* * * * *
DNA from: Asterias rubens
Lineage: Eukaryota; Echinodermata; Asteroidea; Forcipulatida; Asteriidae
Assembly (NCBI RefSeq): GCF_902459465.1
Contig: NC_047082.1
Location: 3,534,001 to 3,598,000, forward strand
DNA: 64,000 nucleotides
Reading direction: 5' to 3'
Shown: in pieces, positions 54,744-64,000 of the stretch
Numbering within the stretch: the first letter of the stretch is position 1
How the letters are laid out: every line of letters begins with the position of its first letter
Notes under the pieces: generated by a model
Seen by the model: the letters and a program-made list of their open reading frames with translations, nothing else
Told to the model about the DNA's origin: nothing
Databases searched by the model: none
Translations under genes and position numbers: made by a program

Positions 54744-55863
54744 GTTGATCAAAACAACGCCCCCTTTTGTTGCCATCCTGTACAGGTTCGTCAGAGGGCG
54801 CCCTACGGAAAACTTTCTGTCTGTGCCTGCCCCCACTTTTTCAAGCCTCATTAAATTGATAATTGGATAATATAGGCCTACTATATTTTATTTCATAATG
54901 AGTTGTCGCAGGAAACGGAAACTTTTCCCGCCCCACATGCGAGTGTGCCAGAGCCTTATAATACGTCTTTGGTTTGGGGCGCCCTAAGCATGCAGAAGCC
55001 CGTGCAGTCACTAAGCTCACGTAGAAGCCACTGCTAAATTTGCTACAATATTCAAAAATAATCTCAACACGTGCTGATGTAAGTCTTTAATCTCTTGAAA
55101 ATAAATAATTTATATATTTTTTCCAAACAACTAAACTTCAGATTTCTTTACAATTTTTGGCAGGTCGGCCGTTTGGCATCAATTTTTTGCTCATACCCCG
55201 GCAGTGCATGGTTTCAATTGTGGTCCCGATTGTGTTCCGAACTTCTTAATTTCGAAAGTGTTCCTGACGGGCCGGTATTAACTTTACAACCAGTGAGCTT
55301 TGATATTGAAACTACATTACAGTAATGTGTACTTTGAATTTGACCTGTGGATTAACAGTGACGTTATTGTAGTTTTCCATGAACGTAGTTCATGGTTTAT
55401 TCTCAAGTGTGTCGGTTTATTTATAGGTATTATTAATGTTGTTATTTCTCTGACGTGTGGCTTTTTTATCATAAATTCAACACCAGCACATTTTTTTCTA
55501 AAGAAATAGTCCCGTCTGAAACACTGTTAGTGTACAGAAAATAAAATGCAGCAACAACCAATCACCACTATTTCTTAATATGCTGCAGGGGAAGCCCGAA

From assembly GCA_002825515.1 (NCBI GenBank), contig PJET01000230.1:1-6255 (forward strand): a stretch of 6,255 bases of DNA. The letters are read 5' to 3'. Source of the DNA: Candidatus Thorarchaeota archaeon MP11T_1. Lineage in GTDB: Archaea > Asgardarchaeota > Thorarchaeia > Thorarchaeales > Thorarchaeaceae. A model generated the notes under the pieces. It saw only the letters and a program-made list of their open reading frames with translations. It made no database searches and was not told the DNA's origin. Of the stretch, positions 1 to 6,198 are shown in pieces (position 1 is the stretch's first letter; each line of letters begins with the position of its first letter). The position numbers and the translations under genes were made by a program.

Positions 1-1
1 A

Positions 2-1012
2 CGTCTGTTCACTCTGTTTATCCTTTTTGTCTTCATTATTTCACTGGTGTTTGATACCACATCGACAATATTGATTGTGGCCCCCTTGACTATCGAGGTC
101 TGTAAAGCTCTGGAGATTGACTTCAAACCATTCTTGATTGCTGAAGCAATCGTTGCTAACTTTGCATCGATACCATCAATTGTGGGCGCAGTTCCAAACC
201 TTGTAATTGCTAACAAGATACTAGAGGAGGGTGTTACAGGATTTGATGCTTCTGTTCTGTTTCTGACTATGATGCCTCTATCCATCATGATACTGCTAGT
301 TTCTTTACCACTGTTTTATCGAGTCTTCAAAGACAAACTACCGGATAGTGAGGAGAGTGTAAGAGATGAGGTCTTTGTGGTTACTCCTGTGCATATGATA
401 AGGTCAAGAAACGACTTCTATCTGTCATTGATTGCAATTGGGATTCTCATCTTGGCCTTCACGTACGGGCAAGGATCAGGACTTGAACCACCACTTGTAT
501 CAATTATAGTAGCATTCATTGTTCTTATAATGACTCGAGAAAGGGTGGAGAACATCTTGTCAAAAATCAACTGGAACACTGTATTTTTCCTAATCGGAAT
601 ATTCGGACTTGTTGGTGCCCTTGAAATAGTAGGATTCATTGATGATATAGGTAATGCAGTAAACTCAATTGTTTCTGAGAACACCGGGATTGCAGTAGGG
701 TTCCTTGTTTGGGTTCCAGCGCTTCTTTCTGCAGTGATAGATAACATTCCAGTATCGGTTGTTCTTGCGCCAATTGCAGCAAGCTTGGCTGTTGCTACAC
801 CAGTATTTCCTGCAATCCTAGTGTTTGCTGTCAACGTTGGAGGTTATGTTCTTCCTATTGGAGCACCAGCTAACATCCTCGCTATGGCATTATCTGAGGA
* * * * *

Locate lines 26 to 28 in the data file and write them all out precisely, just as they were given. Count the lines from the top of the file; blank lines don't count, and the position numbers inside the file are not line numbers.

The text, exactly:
From assembly GCA_002825515.1 (NCBI GenBank), contig PJET01000230.1:1-6255 (forward strand): a stretch of 6,255 bases of DNA. The letters are read 5' to 3'. Source of the DNA: Candidatus Thorarchaeota archaeon MP11T_1. Lineage in GTDB: Archaea > Asgardarchaeota > Thorarchaeia > Thorarchaeales > Thorarchaeaceae. A model generated the notes under the pieces. It saw only the letters and a program-made list of their open reading frames with translations. It made no database searches and was not told the DNA's origin. Of the stretch, positions 1 to 6,198 are shown in pieces (position 1 is the stretch's first letter; each line of letters begins with the position of its first letter). The position numbers and the translations under genes were made by a program.

Positions 1-1
1 A